MDC Activists Killed In Orgy Of Violence

“HIS face had been crushed. The other side had decomposed and there were maggots. His left eye had been popped out. His nose was damaged. His tongue was missing. He had two holes — one just below the ribcage and the other just near the heart. His body was black with bruises.”

 

This is what Reuben Ticharewa saw when he went to identify the body of his childhood friend, Tonderai Ndira, at Parirenyatwa Hospital mortuary last week.

“It was horrifying. The murderers had used his boxer shorts to cover his face. It sends shivers down your spine if you had seen it,” Ticharewa said.

They had been friends since they were five years olds but when Ticharewa saw Ndira’s body at the mortuary he could hardly identify him.

“A bangle he always had on his left wrist was the only thing that told me that this was my friend, Tonderai. He was gone.”

Ndira, a popular Movement for Democratic Change (MDC) youth leader and activist, was murdered in cold blood last week. He was abducted in Mabvuku by people driving a white Toyota single cab with a fake registration number 772-224T, tortured and his body dumped. The people of Mabvuku are still in shock.

Ndira was buried on Sunday, but his relatives and friends are still mourning. They are horrified by both the level of brutality and the impunity with which the murderers carried out the abduction.

As has become the norm over the past two months, no one was arrested in connection with the murder. MDC supporters say Ndira’s violent death is part of a systematic operation by Zanu-PF operatives to decimate the opposition membership and structures ahead of the presidential election run-off set for June 27.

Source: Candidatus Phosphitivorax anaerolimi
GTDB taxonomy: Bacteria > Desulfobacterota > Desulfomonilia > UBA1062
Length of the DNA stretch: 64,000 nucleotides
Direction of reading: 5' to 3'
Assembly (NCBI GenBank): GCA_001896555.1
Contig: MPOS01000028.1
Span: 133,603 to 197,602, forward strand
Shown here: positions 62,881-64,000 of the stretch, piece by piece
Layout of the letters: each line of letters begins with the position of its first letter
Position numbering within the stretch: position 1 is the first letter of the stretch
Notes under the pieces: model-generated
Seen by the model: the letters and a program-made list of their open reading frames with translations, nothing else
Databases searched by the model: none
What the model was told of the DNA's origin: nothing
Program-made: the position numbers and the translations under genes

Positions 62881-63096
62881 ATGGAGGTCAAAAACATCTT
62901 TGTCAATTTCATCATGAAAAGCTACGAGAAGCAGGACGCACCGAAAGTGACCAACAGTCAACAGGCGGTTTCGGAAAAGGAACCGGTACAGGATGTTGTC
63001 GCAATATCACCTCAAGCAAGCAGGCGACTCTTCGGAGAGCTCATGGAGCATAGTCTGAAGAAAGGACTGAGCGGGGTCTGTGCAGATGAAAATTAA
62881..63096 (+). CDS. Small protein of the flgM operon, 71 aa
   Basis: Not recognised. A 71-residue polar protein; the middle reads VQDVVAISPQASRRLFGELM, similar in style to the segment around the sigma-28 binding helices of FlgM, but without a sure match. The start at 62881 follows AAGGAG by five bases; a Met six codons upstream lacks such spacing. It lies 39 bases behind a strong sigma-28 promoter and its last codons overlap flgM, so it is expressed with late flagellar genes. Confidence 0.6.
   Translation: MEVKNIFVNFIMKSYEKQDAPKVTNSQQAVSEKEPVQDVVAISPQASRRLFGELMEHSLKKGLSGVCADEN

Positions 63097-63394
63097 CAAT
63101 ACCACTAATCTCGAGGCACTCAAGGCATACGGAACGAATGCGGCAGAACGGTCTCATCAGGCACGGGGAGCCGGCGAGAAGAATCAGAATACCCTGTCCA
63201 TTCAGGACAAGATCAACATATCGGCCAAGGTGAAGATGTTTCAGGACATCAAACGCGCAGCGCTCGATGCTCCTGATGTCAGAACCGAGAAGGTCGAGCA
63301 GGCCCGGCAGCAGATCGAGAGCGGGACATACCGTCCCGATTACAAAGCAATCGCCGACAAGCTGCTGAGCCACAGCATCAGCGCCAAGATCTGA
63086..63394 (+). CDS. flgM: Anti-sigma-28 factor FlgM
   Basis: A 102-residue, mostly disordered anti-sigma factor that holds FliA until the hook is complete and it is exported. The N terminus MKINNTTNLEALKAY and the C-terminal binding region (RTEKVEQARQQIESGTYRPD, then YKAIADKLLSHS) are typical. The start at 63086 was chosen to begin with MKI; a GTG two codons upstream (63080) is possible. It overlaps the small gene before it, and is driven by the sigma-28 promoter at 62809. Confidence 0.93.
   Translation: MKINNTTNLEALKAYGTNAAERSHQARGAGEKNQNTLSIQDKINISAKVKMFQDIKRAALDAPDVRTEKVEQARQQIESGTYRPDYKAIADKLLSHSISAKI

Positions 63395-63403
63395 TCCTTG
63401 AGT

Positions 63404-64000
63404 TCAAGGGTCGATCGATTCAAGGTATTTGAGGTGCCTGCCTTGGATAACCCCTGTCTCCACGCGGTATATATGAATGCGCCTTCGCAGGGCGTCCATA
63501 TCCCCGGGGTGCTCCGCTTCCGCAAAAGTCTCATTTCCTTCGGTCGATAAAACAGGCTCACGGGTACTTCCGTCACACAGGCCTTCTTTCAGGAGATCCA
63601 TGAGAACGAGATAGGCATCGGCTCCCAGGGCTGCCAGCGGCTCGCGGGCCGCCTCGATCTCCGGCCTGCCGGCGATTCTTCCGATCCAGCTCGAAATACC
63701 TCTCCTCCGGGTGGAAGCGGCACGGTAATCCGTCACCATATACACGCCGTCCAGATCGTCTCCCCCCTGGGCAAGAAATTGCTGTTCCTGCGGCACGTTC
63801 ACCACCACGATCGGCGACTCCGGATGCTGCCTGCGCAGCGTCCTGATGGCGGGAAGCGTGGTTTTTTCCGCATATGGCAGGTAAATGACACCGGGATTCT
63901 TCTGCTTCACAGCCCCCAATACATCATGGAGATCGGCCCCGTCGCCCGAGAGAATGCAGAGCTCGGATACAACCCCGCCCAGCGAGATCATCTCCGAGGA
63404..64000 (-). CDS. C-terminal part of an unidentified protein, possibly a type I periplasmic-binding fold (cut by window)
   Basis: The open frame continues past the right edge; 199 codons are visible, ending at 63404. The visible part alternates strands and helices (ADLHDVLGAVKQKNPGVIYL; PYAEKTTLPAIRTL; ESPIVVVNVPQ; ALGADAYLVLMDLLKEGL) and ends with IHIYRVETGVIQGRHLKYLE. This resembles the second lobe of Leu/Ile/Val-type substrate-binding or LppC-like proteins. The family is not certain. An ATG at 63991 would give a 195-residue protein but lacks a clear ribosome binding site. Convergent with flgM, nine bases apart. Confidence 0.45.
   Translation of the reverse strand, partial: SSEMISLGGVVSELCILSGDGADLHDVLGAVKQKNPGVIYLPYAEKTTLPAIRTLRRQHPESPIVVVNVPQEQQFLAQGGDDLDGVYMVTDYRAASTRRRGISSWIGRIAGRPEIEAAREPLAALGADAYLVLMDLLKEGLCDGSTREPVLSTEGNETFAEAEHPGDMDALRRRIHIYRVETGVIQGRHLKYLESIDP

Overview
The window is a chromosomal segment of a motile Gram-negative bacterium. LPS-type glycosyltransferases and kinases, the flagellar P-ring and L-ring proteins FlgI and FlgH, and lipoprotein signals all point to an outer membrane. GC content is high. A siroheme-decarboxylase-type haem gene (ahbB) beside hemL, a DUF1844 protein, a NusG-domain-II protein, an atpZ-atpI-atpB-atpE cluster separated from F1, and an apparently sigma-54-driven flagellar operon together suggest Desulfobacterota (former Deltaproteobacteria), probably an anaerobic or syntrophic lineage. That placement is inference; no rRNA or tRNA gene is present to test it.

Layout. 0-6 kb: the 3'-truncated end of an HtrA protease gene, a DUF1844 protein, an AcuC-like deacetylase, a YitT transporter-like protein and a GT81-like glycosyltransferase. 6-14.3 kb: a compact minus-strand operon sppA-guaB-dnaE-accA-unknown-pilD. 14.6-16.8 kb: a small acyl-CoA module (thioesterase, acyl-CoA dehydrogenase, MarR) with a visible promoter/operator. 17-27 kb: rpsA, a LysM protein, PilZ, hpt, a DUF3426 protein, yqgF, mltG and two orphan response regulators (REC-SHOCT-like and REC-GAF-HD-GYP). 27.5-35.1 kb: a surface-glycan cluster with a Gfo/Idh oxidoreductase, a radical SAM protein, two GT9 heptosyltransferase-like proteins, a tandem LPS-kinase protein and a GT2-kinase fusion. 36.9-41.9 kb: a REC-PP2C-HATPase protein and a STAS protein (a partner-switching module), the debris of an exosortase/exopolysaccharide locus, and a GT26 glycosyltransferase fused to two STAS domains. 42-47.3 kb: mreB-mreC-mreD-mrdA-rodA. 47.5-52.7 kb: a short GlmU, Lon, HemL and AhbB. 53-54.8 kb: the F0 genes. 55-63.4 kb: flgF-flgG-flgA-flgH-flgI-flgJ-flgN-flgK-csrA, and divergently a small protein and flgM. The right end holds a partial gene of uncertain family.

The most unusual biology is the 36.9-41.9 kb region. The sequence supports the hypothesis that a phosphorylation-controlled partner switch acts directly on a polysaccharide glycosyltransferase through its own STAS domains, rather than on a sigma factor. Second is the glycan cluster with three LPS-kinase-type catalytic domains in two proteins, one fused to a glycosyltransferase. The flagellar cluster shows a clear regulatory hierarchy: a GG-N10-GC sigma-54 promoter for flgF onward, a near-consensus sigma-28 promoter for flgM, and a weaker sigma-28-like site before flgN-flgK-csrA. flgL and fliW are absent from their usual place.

Three more opposition youth members were also murdered in the same week as Ndira. They all endured painful deaths. Those that saw the bodies of Beta Chokururama, Godfrey Kauzani and Cain Nyevhe said they all had similar injuries. Crushed faces, deep holes in the upper body and broken limbs were the consistent marks the murderers’ brutality left on the bodies.

The four victims had one thing in common: they were all MDC members who were the backbone of the party’s vibrant youth organisation.

They were crucial in the party’s struggle against President Robert Mugabe’s regime.

Ndira’s murder, although not entirely unique to the other three, was probably the most publicised. His is a story of a young man who despite his own flaws fought for change in Zimbabwe.

His battle against Mugabe’s rule started as early as 1998 when many people in the towns still had good words to describe Mugabe’s government. Ndira was first arrested in the 1998 food riots when people took to the streets to demonstrate against escalating food prices.

“To us the battle had begun. We had seen that Mugabe was damaging the country and he was not going to go without a fight,” said Ticharewa who was with Ndira when he was first arrested.

Ticharewa remembers vividly that while they were in prison, Ndira said something quite prophetic. “As mosquitos sucked our blood in the cells at the Central Police Station, Ndira said we should be stronger and brace ourselves for worse things to come because Mugabe was going to make this place hell. That arrest proved to be the beginning of worse things to come. Indeed Zimbabwe turned into hell just as Ndira had said,” Ticharewa remembered.

The repression intensified. Ndira, who was one of the first members of the National Constitutional Assembly (NCA), was later to be arrested 35 more times over the next 10 years.